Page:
Another side effect of people staying at home has been “an uptick in research requests,” received via Facebook, email and phone calls, Pfeiffer says, likely because they’re at home more and thinking about their own family histories. “I think people have been going a little stir crazy.”
The family that makes together …
For families looking to create together at home, there have been several ongoing opportunities that will continue at least into the spring and possibly beyond.
Garfield Park’s free “Arts for All” program, usually offered in person on Saturdays, has not only offered kits for families to continue creating, but its website offers nearly two dozen art projects that can be done with household items, found at gpacarts.org/arts-for-all.
Similarly, Greenwood Public Library and Johnson County Public Library, which both typically offer several types of crafting opportunities in person every month, have also been offering kits and virtual instructions for patrons.
This spring, Greenwood Public Library will be virtually teaching patrons about hummingbirds, including how to make feeders, on March 24 and May 21, followed by instructions on how to capture relevant data as part of the Audubon Society – Hummingbirds At Home program.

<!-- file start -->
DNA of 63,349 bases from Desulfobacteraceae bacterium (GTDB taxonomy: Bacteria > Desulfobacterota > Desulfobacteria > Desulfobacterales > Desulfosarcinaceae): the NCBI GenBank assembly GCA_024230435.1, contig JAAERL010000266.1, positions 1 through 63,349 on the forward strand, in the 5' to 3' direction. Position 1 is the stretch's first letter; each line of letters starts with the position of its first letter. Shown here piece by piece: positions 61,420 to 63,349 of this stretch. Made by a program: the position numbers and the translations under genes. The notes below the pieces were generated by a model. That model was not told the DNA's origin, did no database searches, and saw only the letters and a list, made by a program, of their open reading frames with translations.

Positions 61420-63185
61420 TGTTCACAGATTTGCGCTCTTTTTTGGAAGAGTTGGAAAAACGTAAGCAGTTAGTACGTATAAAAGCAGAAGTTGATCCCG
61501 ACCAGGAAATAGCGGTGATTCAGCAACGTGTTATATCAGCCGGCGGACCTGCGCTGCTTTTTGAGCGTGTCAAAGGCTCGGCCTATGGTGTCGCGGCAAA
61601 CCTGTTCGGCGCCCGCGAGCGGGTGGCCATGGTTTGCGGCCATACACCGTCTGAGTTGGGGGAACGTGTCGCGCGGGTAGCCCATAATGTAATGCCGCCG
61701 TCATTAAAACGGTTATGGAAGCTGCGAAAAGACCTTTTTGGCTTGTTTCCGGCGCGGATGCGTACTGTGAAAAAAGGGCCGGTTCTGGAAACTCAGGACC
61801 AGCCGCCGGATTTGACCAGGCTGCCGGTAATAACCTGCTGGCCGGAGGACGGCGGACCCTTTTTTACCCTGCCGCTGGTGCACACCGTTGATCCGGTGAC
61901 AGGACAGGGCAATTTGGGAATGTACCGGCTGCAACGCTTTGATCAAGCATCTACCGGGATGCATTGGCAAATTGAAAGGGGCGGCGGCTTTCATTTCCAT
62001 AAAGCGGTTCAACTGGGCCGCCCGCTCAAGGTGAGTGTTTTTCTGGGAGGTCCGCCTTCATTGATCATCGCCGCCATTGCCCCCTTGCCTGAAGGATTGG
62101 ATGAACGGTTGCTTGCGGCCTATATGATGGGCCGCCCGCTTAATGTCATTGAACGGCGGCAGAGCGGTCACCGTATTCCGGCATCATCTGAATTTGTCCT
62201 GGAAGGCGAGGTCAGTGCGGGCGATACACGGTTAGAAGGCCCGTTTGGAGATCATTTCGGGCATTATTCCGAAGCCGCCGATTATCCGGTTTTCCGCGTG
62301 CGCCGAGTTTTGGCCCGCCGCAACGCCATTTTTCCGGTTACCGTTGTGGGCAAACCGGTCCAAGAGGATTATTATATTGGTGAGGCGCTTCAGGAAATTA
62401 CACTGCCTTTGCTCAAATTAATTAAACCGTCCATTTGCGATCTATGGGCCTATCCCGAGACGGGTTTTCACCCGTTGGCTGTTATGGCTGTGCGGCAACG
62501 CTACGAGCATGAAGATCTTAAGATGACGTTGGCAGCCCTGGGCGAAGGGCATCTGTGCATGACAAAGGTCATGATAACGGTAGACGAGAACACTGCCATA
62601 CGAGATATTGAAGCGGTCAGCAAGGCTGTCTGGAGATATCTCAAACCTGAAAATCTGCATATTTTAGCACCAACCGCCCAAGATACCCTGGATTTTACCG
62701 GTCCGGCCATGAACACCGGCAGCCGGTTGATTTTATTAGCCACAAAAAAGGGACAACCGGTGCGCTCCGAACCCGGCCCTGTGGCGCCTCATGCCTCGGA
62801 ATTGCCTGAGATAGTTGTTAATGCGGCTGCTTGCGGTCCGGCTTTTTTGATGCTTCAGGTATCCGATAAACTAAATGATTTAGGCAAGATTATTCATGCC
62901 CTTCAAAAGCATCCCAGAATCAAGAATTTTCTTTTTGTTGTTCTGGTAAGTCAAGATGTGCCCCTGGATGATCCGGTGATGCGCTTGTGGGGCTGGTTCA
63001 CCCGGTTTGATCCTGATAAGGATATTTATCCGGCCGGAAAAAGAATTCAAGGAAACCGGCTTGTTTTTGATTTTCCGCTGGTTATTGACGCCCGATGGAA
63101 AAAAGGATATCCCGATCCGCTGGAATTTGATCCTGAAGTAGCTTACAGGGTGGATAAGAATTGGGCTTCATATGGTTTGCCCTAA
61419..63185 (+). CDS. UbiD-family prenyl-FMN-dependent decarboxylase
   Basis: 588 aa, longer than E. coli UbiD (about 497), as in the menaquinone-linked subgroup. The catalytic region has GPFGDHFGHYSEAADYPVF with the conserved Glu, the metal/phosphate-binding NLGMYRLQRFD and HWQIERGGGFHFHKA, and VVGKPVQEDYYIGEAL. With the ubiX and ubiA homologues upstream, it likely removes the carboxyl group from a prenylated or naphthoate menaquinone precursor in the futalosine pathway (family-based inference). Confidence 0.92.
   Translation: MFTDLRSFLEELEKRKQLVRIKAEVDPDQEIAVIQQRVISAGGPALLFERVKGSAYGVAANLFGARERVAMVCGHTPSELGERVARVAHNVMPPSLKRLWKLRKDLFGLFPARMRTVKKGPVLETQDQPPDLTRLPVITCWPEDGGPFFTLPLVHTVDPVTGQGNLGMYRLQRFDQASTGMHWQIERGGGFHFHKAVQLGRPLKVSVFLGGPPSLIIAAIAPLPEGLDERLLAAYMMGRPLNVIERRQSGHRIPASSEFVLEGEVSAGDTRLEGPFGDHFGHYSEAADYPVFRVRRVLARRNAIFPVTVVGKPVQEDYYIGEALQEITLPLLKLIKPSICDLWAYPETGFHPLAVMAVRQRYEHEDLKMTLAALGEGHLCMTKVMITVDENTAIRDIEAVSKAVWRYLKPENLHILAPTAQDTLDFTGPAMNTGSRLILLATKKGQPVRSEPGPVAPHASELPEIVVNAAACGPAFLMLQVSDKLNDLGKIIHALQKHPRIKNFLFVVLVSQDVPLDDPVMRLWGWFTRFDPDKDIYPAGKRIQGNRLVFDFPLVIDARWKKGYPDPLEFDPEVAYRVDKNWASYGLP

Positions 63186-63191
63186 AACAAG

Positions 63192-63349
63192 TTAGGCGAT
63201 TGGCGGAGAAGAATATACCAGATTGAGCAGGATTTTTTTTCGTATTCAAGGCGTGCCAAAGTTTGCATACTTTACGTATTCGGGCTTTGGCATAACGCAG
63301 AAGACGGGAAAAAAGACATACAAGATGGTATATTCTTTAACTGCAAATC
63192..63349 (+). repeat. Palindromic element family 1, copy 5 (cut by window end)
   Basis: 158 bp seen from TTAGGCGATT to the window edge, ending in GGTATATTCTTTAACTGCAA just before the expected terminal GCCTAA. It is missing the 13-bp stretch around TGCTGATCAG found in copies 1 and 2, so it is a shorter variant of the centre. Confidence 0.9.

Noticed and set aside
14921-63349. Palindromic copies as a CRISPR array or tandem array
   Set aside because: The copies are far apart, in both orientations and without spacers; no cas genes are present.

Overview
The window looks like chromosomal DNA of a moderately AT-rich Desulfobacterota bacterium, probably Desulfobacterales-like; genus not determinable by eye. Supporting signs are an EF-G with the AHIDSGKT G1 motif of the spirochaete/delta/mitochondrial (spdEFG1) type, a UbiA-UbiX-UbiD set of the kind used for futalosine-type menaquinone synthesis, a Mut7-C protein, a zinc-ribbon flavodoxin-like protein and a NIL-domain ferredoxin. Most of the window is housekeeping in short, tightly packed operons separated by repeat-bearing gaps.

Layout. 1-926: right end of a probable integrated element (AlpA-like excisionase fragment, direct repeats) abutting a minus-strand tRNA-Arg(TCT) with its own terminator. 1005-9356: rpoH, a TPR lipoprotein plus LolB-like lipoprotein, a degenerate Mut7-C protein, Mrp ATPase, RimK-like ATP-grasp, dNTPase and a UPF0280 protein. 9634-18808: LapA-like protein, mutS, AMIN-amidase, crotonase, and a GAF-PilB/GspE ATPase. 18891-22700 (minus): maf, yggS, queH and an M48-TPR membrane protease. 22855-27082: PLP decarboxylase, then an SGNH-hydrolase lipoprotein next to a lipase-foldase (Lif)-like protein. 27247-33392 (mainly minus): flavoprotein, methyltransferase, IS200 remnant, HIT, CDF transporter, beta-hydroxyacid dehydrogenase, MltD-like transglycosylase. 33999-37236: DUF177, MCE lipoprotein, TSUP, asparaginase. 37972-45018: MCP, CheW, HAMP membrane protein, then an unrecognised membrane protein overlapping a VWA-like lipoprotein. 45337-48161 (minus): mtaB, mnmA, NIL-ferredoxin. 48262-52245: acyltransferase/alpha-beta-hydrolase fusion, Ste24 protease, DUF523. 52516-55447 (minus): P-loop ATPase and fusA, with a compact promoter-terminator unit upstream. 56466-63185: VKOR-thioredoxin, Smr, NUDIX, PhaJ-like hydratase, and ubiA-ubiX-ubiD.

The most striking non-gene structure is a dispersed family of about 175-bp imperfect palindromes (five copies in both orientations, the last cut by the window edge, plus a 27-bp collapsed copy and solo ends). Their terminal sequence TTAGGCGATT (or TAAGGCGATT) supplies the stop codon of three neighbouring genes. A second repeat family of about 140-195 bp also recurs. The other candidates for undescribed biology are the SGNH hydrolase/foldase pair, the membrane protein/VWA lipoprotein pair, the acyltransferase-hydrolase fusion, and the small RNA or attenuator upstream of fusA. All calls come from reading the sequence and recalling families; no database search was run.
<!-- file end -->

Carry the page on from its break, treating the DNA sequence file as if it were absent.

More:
JCPL will also offer virtual programming about local flora and fauna with Backyard Observer Training with Indiana Phenology on April 8 and 10, in addition to other arts-based programming.
Both libraries also offer craft projects for kids that relate to their virtual story hours, via Zoom.
“As quarantine continued and it was still not safe to have groups in the building, we started to lean more into Zoom to interact with patrons,” says Amy Dalton, librarian at the JCPL’s White River Branch. “When we opened back up to doing curbside delivery, that gave us the ability to get materials to people before a Zoom call. It’s really fun to do crafts with adults. Then when we finish, we’ll say, ‘If you really like this craft, we have 50 books on it.’ It’s also fun because people get to talk to each other and do it together.”